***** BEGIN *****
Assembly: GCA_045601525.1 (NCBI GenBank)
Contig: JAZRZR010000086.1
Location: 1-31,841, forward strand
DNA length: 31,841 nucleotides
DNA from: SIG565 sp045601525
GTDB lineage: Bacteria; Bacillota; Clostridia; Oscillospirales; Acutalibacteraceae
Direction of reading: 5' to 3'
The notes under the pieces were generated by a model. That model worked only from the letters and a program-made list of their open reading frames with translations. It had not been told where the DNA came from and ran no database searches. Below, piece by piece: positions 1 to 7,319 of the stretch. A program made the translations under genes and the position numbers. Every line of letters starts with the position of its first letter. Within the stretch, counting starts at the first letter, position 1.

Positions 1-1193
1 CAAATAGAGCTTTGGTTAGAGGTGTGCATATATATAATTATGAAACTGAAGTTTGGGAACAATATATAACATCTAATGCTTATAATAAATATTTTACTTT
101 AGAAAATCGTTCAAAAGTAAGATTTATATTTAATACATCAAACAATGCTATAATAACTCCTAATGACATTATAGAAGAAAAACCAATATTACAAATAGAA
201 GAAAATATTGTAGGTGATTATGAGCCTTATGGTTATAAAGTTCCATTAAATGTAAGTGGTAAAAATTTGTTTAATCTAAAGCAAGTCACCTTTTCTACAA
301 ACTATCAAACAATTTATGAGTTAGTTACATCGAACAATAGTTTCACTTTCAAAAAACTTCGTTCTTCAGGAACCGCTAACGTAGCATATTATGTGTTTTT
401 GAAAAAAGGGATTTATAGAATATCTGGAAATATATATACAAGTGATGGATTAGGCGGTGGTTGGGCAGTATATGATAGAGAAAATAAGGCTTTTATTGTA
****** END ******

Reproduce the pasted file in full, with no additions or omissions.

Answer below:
Assembly: GCA_045601525.1 (NCBI GenBank)
Contig: JAZRZR010000086.1
Location: 1-31,841, forward strand
DNA length: 31,841 nucleotides
DNA from: SIG565 sp045601525
GTDB lineage: Bacteria; Bacillota; Clostridia; Oscillospirales; Acutalibacteraceae
Direction of reading: 5' to 3'
The notes under the pieces were generated by a model. That model worked only from the letters and a program-made list of their open reading frames with translations. It had not been told where the DNA came from and ran no database searches. Below, piece by piece: positions 1 to 7,319 of the stretch. A program made the translations under genes and the position numbers. Every line of letters starts with the position of its first letter. Within the stretch, counting starts at the first letter, position 1.

Positions 1-1193
1 CAAATAGAGCTTTGGTTAGAGGTGTGCATATATATAATTATGAAACTGAAGTTTGGGAACAATATATAACATCTAATGCTTATAATAAATATTTTACTTT
101 AGAAAATCGTTCAAAAGTAAGATTTATATTTAATACATCAAACAATGCTATAATAACTCCTAATGACATTATAGAAGAAAAACCAATATTACAAATAGAA
201 GAAAATATTGTAGGTGATTATGAGCCTTATGGTTATAAAGTTCCATTAAATGTAAGTGGTAAAAATTTGTTTAATCTAAAGCAAGTCACCTTTTCTACAA
301 ACTATCAAACAATTTATGAGTTAGTTACATCGAACAATAGTTTCACTTTCAAAAAACTTCGTTCTTCAGGAACCGCTAACGTAGCATATTATGTGTTTTT
401 GAAAAAAGGGATTTATAGAATATCTGGAAATATATATACAAGTGATGGATTAGGCGGTGGTTGGGCAGTATATGATAGAGAAAATAAGGCTTTTATTGTA